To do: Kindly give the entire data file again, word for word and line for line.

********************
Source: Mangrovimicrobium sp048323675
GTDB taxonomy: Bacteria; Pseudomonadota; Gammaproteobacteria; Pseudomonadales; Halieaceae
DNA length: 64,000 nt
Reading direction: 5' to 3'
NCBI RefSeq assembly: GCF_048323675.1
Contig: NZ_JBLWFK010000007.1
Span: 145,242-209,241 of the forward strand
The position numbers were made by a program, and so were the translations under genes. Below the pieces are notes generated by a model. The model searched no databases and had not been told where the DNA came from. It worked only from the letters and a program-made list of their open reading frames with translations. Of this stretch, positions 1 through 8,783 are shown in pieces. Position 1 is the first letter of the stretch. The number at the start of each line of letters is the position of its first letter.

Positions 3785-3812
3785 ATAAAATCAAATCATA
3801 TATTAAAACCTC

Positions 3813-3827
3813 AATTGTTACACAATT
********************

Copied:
Source: Mangrovimicrobium sp048323675
GTDB taxonomy: Bacteria; Pseudomonadota; Gammaproteobacteria; Pseudomonadales; Halieaceae
DNA length: 64,000 nt
Reading direction: 5' to 3'
NCBI RefSeq assembly: GCF_048323675.1
Contig: NZ_JBLWFK010000007.1
Span: 145,242-209,241 of the forward strand
The position numbers were made by a program, and so were the translations under genes. Below the pieces are notes generated by a model. The model searched no databases and had not been told where the DNA came from. It worked only from the letters and a program-made list of their open reading frames with translations. Of this stretch, positions 1 through 8,783 are shown in pieces. Position 1 is the first letter of the stretch. The number at the start of each line of letters is the position of its first letter.

Positions 3785-3812
3785 ATAAAATCAAATCATA
3801 TATTAAAACCTC

Positions 3813-3827
3813 AATTGTTACACAATT